Misinformation overload
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Misinformation overload

The rise of sensational stories in journalism is coming at the expense of in-depth reporting and balanced perspectives

SOCIAL & LIFESTYLE
Misinformation overload

From exaggerated crime reports to hyperbolic political coverage, the trend towards dramatisation is reshaping how the public consumes news in Thailand, especially on television screens. Critics, however, have raised a red flag that this not only distorts fact-based reality but also undermines the media's role in providing accurate and responsible journalism, potentially leaving audiences more misinformed and emotionally manipulated.

This was a major concern shared among media experts at a recent seminar hosted by the National Broadcasting and Telecommunications Commission (NBTC). They discussed whether sensationalised news programmes "reflect" or "aggravate" social problems. The conversation particularly aimed to tackle concerns about how licensed TV channels allocate significant airtime to sensational news, often leading to public complaints and administrative actions.

Pirongrong Ramasoota, NBTC's broadcasting commissioner, revealed that a recent survey of news programmes broadcast on digital TV during February and March showed that approximately 20 out of 30 programmes were deemed sensational news shows, making up two-thirds of all news content. These programmes often feature hosts who extend minimal content into lengthy discussions, emphasising sensationalism, emotional impact and dramatic storytelling over straightforward, factual reporting.

While this approach can be used to increase viewership and engagement, it may also lead to misinformation, biased reporting and a lack of focus on important news topics. Pirongrong added that several news programmes have faced complaints and administrative action over segments, including four cases of crime news, five cases of child and youth abuse, three cases of human rights violations, and four cases of violence stemming from conflicting opinions. News presented in a confrontational format aims to amplify and reinforce violence in order to evoke strong emotional responses from viewers and to create a sense of satisfaction and engagement.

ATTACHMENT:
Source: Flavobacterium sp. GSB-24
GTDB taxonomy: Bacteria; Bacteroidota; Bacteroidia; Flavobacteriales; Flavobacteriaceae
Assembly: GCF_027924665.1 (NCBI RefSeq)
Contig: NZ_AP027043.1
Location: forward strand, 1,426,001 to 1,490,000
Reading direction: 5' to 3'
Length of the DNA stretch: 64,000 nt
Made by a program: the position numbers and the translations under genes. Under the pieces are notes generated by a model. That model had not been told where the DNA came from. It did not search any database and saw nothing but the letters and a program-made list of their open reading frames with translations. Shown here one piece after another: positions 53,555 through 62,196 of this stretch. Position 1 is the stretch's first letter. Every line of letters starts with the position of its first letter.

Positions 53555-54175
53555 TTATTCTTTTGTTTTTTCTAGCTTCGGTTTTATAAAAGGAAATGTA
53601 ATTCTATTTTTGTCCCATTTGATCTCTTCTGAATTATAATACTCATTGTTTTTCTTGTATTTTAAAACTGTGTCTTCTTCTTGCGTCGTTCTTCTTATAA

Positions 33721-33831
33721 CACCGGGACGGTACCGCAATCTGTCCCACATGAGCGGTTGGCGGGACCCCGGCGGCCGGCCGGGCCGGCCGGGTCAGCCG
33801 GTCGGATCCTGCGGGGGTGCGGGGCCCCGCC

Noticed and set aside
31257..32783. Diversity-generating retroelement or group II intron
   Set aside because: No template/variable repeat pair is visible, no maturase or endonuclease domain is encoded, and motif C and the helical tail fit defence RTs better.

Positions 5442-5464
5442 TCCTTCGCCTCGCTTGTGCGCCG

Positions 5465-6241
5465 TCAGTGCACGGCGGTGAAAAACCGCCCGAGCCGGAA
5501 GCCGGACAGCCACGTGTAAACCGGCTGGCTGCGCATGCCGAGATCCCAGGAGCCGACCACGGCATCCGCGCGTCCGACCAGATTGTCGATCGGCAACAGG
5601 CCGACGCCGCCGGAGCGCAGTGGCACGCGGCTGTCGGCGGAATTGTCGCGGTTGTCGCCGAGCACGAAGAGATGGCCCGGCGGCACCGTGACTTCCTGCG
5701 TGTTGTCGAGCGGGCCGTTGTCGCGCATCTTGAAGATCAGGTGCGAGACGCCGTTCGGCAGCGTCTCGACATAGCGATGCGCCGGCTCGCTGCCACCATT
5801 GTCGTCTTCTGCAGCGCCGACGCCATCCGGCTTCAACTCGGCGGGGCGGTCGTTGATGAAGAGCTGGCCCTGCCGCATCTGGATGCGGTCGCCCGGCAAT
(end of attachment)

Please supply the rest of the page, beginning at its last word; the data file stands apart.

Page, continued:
"[Some] producers may have good intentions to inform viewers about the incidents, yet sensational news programmes often inadvertently present physical violence that reinforces structural violence in society," Pirongrong said, adding that this calls for a critical reassessment of whether such news programmes should continue in their current form.

Audiences have witnessed the use of sensational language and repeated display of inappropriate images, raising concerns about the ethical implications and the impact on public perception.

In many dramatised news reports, individuals involved are portrayed as characters, and events are coloured with heightened emotions. Some reporters may use irrelevant sources to highlight a character's traits without verifying their pertinence to the story. In a recent crime report, the journalist conducted an interview with the mother-in-law of a suspect's ex-wife, a person who had long divorced the suspect and was clearly not involved in the incident.

Theema Kanchanapairin, a presenter on Channel ONE31, noted that current news programmes have significantly changed in format, from reporting and talks to sensationalism and variety. The shift began with experiments in presentation formats, particularly for evening and nightly news. These programmes started incorporating dramatic elements and storytelling techniques similar to those found in screenplays or movies.

"This approach gained significant popularity, enabling Thai news to outperform dramas in viewership. This shift has led to a new phenomenon in the media industry -- sensationalising news stories to attract viewers, boost ratings and increase advertising sales," Theema said.

This trend poses a significant challenge in the news industry. As a result, current news presentations often blend traditional news with new formats, such as in-depth reports and the integration of technology, to create programmes that are both entertaining and informative.

Sensational news often employs a variety of techniques to captivate audiences and evoke strong emotions. Language and narrative techniques include the use of hyperbolic language with exaggerated terms, crafting stories with strong emotional appeal, attention-grabbing sensational headlines, and suspenseful storytelling. Isolated incidents are used to generalise trends, conflicts are highlighted, speculative scenarios are presented as news, and expert opinions are dramatised.